EL SEGUNDO, Calif. -- Pau Gasol wished former teammate Andrew Bynum well in his recovery from an offseason knee procedure and a bone bruise that was subsequently revealed. The Lakers' big man also offered words of caution Tuesday: Being the man isn't all it's cracked up to be.
"It's hard to know until you actually go through it," Gasol said after the Lakers' first practice of training camp. "He'll go through it, but especially if he has such little time to prepare before the season, it's going to be a little harder. ... It's a long year. Let's see if his body holds up and see if he's able to play through a whole year. That'll be important. It was important last year for him to do that. But now with a different role with much more pounding, it's going to be different."
For months, it appeared that if the Lakers were going to trade one of their 7-footers, Gasol was going to be the one shipped out of town. If not for commissioner David Stern acting in his former capacity as owner of the Hornets, Gasol would've been a Rocket last December as part of a three-team trade that would've sent Chris Paul to the Lakers.
But in the end, it was Bynum who was sent packing, all the way across the country to Philadelphia in the blockbuster trade that finally freed Dwight Howard from Orlando and made him a Laker. Now, the Lakers are more powerful and star-studded than ever. And Bynum is the unequivocal No. 1 option with the Sixers, which is what he wanted. Sometimes, Gasol seemed to be saying Tuesday, be careful what you wish for.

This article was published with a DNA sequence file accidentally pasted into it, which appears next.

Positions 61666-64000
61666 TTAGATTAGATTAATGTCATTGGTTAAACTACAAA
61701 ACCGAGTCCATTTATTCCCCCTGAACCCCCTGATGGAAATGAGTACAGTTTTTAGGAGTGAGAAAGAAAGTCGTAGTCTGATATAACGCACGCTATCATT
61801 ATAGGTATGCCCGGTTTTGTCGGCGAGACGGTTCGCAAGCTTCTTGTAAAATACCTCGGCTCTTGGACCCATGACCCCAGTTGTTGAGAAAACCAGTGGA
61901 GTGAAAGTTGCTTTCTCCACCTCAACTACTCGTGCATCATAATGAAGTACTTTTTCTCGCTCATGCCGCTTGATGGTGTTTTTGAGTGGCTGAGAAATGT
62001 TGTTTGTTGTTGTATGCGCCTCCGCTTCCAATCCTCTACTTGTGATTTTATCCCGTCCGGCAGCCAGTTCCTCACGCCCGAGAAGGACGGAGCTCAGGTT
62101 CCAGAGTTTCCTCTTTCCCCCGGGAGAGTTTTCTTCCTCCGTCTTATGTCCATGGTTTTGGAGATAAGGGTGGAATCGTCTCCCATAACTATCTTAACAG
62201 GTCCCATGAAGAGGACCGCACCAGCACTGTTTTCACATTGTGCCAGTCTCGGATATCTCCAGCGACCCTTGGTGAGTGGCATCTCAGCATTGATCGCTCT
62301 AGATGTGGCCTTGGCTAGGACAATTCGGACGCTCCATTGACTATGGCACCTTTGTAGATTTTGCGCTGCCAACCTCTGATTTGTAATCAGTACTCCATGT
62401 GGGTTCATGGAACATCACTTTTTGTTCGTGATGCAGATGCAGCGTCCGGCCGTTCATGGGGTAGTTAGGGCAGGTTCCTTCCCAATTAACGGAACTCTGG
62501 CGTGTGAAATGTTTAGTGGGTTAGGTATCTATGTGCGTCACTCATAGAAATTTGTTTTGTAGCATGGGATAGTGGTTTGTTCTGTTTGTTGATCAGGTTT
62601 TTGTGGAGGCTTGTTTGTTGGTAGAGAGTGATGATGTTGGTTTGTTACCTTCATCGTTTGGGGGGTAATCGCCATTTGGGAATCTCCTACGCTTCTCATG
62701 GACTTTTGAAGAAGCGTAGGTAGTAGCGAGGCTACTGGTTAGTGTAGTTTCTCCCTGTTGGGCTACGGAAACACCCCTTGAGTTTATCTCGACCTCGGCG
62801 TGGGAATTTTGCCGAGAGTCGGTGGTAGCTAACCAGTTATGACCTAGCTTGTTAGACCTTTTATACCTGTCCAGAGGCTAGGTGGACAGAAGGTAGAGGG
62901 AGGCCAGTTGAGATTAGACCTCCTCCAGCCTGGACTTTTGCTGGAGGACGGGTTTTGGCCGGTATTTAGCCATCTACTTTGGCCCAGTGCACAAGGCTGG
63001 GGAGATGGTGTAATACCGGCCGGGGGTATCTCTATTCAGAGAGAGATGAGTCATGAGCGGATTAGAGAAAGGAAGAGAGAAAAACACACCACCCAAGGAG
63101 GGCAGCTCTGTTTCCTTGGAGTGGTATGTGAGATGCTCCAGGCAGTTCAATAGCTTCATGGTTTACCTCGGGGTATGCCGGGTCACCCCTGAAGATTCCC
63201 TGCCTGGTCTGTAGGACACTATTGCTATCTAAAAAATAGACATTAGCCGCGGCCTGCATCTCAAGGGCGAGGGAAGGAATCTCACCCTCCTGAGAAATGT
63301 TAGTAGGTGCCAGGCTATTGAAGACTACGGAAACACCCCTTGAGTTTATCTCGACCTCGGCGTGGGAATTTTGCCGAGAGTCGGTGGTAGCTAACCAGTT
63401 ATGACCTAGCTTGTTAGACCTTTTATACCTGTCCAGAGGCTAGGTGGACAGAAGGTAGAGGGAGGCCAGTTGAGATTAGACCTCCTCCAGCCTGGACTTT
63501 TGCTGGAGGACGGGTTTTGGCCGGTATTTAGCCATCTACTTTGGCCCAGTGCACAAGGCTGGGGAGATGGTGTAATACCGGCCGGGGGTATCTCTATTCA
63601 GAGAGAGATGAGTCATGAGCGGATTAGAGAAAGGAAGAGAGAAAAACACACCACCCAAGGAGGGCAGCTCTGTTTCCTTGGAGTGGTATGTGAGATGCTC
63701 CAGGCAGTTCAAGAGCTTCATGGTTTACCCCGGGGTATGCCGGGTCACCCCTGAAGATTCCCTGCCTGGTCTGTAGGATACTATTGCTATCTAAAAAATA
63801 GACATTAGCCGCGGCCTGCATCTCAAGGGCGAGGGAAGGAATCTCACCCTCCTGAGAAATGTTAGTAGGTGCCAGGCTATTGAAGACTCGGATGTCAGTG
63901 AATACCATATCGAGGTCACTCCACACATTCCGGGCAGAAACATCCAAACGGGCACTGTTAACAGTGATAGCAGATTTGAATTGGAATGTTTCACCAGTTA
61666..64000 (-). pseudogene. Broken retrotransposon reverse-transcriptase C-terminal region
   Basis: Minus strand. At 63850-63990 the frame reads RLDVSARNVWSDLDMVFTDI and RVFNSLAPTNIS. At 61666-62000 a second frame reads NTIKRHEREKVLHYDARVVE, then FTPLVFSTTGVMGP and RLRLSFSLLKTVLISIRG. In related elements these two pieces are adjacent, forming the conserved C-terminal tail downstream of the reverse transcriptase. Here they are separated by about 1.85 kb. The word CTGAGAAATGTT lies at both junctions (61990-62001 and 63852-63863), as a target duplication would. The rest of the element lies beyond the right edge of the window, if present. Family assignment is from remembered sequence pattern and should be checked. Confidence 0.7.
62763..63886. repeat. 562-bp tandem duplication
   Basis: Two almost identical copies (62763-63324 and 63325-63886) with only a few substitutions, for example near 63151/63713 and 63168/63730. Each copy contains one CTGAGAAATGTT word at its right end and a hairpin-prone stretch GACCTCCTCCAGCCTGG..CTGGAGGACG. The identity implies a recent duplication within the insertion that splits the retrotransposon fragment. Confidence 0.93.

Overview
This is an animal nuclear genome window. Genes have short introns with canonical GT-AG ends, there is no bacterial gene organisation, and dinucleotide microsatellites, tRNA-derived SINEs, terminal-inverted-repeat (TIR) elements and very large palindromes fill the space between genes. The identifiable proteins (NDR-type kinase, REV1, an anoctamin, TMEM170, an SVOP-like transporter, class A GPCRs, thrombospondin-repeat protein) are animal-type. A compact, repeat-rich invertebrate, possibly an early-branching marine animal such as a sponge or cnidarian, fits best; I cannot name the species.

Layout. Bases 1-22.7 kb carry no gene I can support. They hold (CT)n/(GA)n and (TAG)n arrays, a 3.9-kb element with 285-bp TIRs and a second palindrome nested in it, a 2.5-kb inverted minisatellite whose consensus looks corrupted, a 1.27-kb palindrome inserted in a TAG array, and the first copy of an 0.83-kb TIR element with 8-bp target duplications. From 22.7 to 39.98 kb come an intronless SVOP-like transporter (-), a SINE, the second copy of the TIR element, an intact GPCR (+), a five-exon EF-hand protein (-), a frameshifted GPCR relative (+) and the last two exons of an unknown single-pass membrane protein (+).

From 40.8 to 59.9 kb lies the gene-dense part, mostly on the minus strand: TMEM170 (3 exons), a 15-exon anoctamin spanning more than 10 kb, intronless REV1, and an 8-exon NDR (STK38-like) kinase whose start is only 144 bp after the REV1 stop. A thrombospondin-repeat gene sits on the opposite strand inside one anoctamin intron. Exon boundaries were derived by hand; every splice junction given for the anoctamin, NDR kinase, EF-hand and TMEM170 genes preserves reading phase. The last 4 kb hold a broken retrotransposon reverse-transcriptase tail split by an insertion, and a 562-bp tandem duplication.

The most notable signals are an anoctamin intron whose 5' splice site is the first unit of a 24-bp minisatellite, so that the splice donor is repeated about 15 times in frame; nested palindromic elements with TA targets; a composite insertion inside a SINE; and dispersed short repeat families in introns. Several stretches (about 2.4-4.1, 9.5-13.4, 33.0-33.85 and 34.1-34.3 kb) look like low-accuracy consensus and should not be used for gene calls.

"More touches mean more double-teams, too," Gasol said. "If you're the main guy, the defense is going to work extra hard to take that option away. The first option is what they want to try and take away and make somebody else be the second or third option. Like I said, it's more pounding. It's more physical fatigue. We'll see. It's going to be interesting."
After hearing the news Monday that Bynum would be held out of basketball activities for several weeks after an exam revealed a bone bruise in his right knee, Gasol said he planned to "reach out" to his former teammate to "see how he's doing." Bynum had the now-famous platelet procedure on his knee in Germany last month, a procedure that fortified Kobe Bryant's knee prior to last season.
"Unfortunately, I wasn't able to see him in Europe before his visit to the doctor," Gasol said. "For some reason we couldn't make it happen."